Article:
Penders amassed 648 wins at several Division I stops, one of which was at Columbia in the 70s prior to the NCAA academic requirements that are currently in place. He remembers several of his former Columbia players who were inner-city kids that flourished and graduated in four years, and at the same time, he saw kids with 1400s on the SAT flunking out.
The NCAA seems to live under the assumption that everyone’s educational opportunity is equal when we all know they are not. Resources are not evenly distributed, and as Michael Mahoney, founder of HS Athletic Solutions & Be The Beast points out, “The infrastructure for this support varies widely from player to player making this proposed change a noble idea but impractical in its implementation."
Is this their answer to a better APR and raising the graduation rates on a whole for the Division I men’s football and basketball players who currently hover around 50 percent - to create a greater barrier of entry for at-risk student athletes?
Is this in response to the criticism they have received regarding the renewable one-year NCAA scholarship that finally echoed loud enough to see the implementation of a four year guaranteed scholarship (while still optional by the school)?
Or is this in response to groups such as the National Collegiate Players Association putting the NCAA on task for exploitation of the athletes in exchange for the “free ride.” The same “free ride” that NCPA points out that must be earned with:
● Year-round strength and conditioning workouts.
● Countless hours per week of mandatory participation in a sport (hours per week greatly increase because “voluntary” activities are performed).
● Injuries and surgeries that are endured throughout an athlete’s career.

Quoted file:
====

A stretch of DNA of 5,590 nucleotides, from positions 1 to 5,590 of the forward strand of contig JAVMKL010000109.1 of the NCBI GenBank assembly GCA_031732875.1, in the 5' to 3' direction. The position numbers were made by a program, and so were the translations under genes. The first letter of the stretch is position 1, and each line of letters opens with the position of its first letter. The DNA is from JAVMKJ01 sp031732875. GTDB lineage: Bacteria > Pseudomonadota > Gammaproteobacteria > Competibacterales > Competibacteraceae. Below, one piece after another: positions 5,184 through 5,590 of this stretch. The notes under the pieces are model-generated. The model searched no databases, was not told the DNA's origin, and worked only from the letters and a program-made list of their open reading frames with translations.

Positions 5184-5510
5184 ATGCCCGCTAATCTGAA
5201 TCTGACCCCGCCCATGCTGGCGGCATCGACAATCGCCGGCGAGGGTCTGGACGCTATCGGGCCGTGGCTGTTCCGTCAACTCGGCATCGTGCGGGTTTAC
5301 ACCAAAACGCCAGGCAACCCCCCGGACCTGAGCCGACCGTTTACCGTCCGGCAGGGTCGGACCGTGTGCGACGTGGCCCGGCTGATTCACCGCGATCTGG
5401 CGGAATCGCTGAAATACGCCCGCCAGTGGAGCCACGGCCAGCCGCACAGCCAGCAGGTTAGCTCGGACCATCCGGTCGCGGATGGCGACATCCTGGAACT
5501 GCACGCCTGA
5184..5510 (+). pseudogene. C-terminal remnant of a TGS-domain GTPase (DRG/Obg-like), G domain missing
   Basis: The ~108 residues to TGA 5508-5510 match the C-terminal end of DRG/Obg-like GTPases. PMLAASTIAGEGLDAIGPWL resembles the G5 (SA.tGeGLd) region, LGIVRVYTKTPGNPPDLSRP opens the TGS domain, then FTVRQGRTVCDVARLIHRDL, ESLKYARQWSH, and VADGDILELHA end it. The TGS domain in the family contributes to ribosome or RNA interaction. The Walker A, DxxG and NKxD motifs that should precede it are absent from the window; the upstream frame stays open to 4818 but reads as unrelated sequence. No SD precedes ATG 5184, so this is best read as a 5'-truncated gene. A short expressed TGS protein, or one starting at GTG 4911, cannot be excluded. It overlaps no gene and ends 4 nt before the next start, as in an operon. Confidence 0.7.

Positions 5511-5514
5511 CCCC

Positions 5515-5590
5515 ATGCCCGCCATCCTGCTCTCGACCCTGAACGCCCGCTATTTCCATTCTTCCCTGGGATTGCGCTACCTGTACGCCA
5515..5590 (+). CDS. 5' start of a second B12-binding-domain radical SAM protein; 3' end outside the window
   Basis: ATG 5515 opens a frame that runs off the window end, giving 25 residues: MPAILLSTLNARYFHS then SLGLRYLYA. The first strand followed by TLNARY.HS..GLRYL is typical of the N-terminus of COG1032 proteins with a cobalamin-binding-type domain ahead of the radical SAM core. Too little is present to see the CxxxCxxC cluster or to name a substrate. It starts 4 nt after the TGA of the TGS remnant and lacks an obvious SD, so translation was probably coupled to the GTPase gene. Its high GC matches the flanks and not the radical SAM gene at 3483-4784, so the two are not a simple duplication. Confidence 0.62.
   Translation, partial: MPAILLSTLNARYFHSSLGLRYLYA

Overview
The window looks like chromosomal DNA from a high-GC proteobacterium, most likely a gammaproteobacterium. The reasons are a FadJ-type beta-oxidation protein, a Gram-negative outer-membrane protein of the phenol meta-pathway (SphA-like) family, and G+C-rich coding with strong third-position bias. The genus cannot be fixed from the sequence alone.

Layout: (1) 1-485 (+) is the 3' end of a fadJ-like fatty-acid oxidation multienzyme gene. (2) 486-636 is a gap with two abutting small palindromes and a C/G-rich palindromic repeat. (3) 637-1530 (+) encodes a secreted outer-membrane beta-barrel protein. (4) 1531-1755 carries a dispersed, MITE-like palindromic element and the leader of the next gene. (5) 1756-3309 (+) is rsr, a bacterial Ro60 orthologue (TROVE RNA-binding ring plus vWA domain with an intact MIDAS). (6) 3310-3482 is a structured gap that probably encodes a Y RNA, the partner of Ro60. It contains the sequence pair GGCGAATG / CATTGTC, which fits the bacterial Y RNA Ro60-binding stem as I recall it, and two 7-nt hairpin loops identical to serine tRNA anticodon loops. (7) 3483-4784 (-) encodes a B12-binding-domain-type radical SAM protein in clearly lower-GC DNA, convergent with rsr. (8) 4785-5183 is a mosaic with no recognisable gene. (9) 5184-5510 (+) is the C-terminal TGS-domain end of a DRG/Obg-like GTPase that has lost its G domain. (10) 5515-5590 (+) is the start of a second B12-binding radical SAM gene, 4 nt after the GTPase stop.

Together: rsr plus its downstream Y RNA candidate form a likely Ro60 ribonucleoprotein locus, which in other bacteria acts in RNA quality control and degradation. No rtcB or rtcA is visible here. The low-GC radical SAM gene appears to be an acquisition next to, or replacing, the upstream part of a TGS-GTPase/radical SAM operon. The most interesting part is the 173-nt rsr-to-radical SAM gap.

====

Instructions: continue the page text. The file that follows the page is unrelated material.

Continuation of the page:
● Risk of permanent physical disability and death.
● Generating billions of dollars from TV contracts, ticket sales, etc.
● Giving national exposure to our schools.
The data clearly shows that less than 12 percent of students who start at community college earn their degree within six years compared to a 60 percent graduation rate for those who enter four-year universities. Won’t these rules defeat the very essence of what college basketball should be about? The dream that through basketball, anybody regardless of economics can receive a scholarship and earn a degree, might now limit that very population.
Recent NCAA research shows that the test score requirement disqualifies African American student-athletes at a rate almost 10 times the rate for white students.
The battle between the academic and business warlords within the NCAA will continue to rage on, and the student-athlete, the main stakeholder in this argument, will continue to be powerless in hopes for the day that college can serve him the same way it serves his fellow classmates.
Leigh Klein is the owner of Five-Star Basketball Camps and formerly on staff at Texas and Rhode Island. Each year at Five-Star, he trains hundreds of future college basketball and NBA stars such as Michael Jordan, Grant Hill, LeBron James and Kevin Durant. He will be blogging for 247Sports on college basketball and recruiting.
Follow Leigh Klein on Twitter @leighalanklein and let him know what you think about the blog.